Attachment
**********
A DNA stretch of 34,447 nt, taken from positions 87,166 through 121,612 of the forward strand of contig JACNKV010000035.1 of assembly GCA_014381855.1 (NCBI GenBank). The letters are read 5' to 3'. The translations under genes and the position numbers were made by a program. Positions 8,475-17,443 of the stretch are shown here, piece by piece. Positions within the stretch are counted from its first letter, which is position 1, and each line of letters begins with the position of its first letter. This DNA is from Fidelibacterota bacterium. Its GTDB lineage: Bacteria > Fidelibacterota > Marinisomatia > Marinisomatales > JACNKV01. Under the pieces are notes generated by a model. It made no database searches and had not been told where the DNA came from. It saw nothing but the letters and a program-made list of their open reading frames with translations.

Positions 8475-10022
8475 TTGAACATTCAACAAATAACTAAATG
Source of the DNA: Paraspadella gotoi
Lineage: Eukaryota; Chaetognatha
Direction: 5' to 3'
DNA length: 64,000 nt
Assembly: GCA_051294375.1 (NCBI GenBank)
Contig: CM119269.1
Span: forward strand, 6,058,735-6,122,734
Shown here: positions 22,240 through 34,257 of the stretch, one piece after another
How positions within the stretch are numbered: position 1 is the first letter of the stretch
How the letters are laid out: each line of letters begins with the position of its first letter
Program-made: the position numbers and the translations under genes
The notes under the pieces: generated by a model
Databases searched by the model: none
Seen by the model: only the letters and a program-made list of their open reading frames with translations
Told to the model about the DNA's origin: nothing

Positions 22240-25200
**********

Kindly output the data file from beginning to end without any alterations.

A DNA stretch of 34,447 nt, taken from positions 87,166 through 121,612 of the forward strand of contig JACNKV010000035.1 of assembly GCA_014381855.1 (NCBI GenBank). The letters are read 5' to 3'. The translations under genes and the position numbers were made by a program. Positions 8,475-17,443 of the stretch are shown here, piece by piece. Positions within the stretch are counted from its first letter, which is position 1, and each line of letters begins with the position of its first letter. This DNA is from Fidelibacterota bacterium. Its GTDB lineage: Bacteria > Fidelibacterota > Marinisomatia > Marinisomatales > JACNKV01. Under the pieces are notes generated by a model. It made no database searches and had not been told where the DNA came from. It saw nothing but the letters and a program-made list of their open reading frames with translations.

Positions 8475-10022
8475 TTGAACATTCAACAAATAACTAAATG
Source of the DNA: Paraspadella gotoi
Lineage: Eukaryota; Chaetognatha
Direction: 5' to 3'
DNA length: 64,000 nt
Assembly: GCA_051294375.1 (NCBI GenBank)
Contig: CM119269.1
Span: forward strand, 6,058,735-6,122,734
Shown here: positions 22,240 through 34,257 of the stretch, one piece after another
How positions within the stretch are numbered: position 1 is the first letter of the stretch
How the letters are laid out: each line of letters begins with the position of its first letter
Program-made: the position numbers and the translations under genes
The notes under the pieces: generated by a model
Databases searched by the model: none
Seen by the model: only the letters and a program-made list of their open reading frames with translations
Told to the model about the DNA's origin: nothing

Positions 22240-25200